British Cycling president Cookson, who has challenged UCI president Pat McQuaid in September’s elections to lead the governing body for the next four years, said the latest revelations demonstrated that the latest revelations demonstrated the urgent need for reform of the anti-doping process.

“Today's news shows just how out of control professional road cycling was allowed to get in the late 1990s,” he said.

“The fact that it appears so many riders tested positive in the 1998 and 1999 Tour de France for EPO is a terrible indictment of the people responsible, and those with the most responsibility for the culture within the sport are the UCI.

“What I believe is absolutely essential on our road back to credibility is that we get to the bottom of how this happened. Most importantly we need to know whether the UCI was complicit, colluded with riders or was itself corrupt.

“That is why I will implement a fully independent investigation into doping in cycling so we can deal once and for all with the past, with amnesties or reductions in sanctions to encourage all those involved to come forward. The brief of the investigation will centre on the uncovering of any UCI corruption and collusion, and understanding what factors led to the culture of doping.”

He concluded: “We owe it to those who chose to ride dope-free and to the fans to understand the mistakes of the past and make sure they are not repeated.”

O’Grady, aged 39, announced his retirement on Monday after completing his 16th Tour de France, a move that surprised many given that the Orica GreenEdge rider had recently revealed he aimed to continue riding until after next year’s race.

He spent three days in the race leader’s yellow jersey in 1998, when he was with the GAN team. Earlier today, however, he admitted he had used EPO on the race, insisting he had sourced it himself.

Durand, winner of three career Tour de France stages, one of them in 1998, as well as Paris-Tours and the Tour of Flanders, is now a pundit for Eurosport France.

The 46-year-old went public on his doping prior to the Senate publishing its findings today, although some details of the report had already been leaked to daily newspaper Le Monde.

He said that a distinction should be drawn between the era he was riding in and the sport as it currently is, maintaining that it is cleaner nowadays.

“I don’t think anybody is fooled by the revelations that most of the peloton doped in 1998,” he said in a statement reported by Eurosport UK.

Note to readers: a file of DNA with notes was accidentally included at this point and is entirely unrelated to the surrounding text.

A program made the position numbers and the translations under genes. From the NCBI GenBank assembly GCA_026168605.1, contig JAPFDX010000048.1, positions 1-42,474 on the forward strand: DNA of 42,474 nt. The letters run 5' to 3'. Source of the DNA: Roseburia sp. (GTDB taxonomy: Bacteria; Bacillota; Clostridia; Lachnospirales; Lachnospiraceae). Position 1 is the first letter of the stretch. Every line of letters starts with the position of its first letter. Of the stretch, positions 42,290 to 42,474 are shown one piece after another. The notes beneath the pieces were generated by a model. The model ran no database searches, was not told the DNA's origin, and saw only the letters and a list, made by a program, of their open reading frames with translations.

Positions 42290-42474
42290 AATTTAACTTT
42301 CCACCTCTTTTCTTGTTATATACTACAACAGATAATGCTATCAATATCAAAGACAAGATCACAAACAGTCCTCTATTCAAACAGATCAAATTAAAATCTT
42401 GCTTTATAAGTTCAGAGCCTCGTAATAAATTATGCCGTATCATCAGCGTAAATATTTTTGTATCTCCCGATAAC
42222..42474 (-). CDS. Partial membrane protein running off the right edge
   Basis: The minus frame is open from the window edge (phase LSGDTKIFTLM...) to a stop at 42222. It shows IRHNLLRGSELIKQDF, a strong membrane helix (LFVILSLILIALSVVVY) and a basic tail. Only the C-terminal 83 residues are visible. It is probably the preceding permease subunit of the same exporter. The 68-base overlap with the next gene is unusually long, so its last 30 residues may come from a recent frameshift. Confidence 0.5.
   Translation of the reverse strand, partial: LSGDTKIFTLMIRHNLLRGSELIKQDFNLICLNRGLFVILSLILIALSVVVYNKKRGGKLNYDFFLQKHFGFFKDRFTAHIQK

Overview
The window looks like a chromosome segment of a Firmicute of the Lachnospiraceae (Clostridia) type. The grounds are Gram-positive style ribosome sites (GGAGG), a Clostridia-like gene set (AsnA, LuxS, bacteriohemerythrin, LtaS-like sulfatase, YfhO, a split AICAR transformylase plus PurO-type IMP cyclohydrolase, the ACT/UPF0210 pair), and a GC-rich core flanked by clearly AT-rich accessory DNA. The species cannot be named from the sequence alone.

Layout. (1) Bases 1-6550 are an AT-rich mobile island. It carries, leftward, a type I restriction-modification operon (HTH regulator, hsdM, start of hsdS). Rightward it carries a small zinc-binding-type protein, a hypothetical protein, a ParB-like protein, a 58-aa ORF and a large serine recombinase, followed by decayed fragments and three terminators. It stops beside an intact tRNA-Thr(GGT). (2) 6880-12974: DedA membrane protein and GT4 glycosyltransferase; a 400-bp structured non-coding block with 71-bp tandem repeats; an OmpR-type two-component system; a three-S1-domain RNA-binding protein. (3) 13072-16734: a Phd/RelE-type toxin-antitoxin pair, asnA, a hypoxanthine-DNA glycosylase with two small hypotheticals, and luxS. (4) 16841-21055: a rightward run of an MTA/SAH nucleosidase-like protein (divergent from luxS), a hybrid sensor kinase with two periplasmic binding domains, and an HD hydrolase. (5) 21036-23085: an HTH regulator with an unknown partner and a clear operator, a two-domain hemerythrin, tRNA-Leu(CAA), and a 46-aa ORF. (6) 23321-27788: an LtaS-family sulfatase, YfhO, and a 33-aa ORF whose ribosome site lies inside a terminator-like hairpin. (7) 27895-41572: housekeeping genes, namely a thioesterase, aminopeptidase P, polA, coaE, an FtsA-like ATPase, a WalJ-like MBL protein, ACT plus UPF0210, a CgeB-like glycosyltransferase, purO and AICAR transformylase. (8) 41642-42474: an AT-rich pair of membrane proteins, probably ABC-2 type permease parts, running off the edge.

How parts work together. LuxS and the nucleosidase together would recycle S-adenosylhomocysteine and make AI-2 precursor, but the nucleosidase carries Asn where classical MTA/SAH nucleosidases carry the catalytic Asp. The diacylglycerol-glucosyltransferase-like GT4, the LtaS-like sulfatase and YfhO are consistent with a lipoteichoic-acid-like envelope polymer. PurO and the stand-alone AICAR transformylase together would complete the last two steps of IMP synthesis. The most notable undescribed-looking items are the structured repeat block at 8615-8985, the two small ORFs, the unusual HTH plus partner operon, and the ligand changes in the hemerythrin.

“The press, supporters, spectators and racers know the difference between current and traditional practices regarding EPO.

“But of course, I can understand why the general public may be confused between what happened in 1998 and what is happening now.

“The next generation must not pay the price for our crap. Today I am not thinking of myself, but of them. My career is in the past.

“Now I'm thinking of the kid that could be a breakout star during the Tour who has to listen to people say: 'You're drugged up like all the others.'

“I think of somebody like Thibaut Pinot, who finished 10th in the Tour at age 22, or a Romain Bardet who finished 15th at the same age.

“I don't want these cyclists to be discredited just because everyone from my generation was full of bullshit.

“Our sport is much cleaner now, I want people to understand that,” he added.

23 user comments

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Well looking at the GC from 98 they might aswell just say the whole race was at it.

I am surprised that O'Grady has admitted to it so quickly. Given that his test was just suspicious and not positive. I have a feeling he knows of other test sample's somewhere that will pop up.

As for Cipollini, has he ever talked about doping or tested positive before?

Gkam84's picture

posted by Gkam84 [9040 posts]
25th July 2013 - 1:48

14 Likes

So who were the saintly few that did not dope? Did they not because they refused or because they did not know? Then of course you could ask, if it was not illegal to take EPO, then was what they were doing technically (not morally) wrong?
But, what will happen in 10-20 years time? Will these riders expire early due to non-specific heart problems or other unexplained health issues?

posted by SideBurn [873 posts]
25th July 2013 - 3:01

14 Likes

A list of riders who did not show signs of doping and where they placed would be interesting - and probably quite short, based on what's been published.

posted by Bexleyhillbilly [42 posts]
25th July 2013 - 7:49

16 Likes

Cipollini's got bikes to sell, so keeps quiet. I wouldn't buy one.
Would like to see the "suspected clean" list.

posted by pmr [175 posts]
25th July 2013 - 8:28

11 Likes

SideBurn wrote:
SIf it was not illegal to take EPO, then was what they were doing technically (not morally) wrong?